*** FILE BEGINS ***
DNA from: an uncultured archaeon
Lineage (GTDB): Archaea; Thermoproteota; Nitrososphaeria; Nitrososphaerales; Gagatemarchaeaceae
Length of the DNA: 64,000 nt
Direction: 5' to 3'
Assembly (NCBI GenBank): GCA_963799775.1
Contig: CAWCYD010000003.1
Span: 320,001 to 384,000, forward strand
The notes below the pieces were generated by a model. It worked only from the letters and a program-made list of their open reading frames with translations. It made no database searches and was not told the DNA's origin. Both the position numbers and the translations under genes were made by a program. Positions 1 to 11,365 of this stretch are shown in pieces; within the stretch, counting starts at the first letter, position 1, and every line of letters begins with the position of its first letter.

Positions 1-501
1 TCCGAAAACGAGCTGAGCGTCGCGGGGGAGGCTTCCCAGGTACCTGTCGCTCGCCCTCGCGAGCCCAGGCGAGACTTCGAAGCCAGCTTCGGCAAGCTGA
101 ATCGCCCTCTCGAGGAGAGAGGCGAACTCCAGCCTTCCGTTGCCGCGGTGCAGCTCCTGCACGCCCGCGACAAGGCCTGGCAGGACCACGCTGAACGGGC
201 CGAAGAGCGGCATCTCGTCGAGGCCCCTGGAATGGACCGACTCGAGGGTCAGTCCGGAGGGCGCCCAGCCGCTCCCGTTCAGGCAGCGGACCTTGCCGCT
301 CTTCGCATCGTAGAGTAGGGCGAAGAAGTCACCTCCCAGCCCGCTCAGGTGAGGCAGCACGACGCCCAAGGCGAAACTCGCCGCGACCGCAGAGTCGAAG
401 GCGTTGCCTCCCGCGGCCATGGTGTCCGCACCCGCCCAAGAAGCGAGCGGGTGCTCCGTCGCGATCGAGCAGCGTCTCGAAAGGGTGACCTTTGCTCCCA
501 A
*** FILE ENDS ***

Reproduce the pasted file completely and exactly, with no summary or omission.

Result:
DNA from: an uncultured archaeon
Lineage (GTDB): Archaea; Thermoproteota; Nitrososphaeria; Nitrososphaerales; Gagatemarchaeaceae
Length of the DNA: 64,000 nt
Direction: 5' to 3'
Assembly (NCBI GenBank): GCA_963799775.1
Contig: CAWCYD010000003.1
Span: 320,001 to 384,000, forward strand
The notes below the pieces were generated by a model. It worked only from the letters and a program-made list of their open reading frames with translations. It made no database searches and was not told the DNA's origin. Both the position numbers and the translations under genes were made by a program. Positions 1 to 11,365 of this stretch are shown in pieces; within the stretch, counting starts at the first letter, position 1, and every line of letters begins with the position of its first letter.

Positions 1-501
1 TCCGAAAACGAGCTGAGCGTCGCGGGGGAGGCTTCCCAGGTACCTGTCGCTCGCCCTCGCGAGCCCAGGCGAGACTTCGAAGCCAGCTTCGGCAAGCTGA
101 ATCGCCCTCTCGAGGAGAGAGGCGAACTCCAGCCTTCCGTTGCCGCGGTGCAGCTCCTGCACGCCCGCGACAAGGCCTGGCAGGACCACGCTGAACGGGC
201 CGAAGAGCGGCATCTCGTCGAGGCCCCTGGAATGGACCGACTCGAGGGTCAGTCCGGAGGGCGCCCAGCCGCTCCCGTTCAGGCAGCGGACCTTGCCGCT
301 CTTCGCATCGTAGAGTAGGGCGAAGAAGTCACCTCCCAGCCCGCTCAGGTGAGGCAGCACGACGCCCAAGGCGAAACTCGCCGCGACCGCAGAGTCGAAG
401 GCGTTGCCTCCCGCGGCCATGGTGTCCGCACCCGCCCAAGAAGCGAGCGGGTGCTCCGTCGCGATCGAGCAGCGTCTCGAAAGGGTGACCTTTGCTCCCA
501 A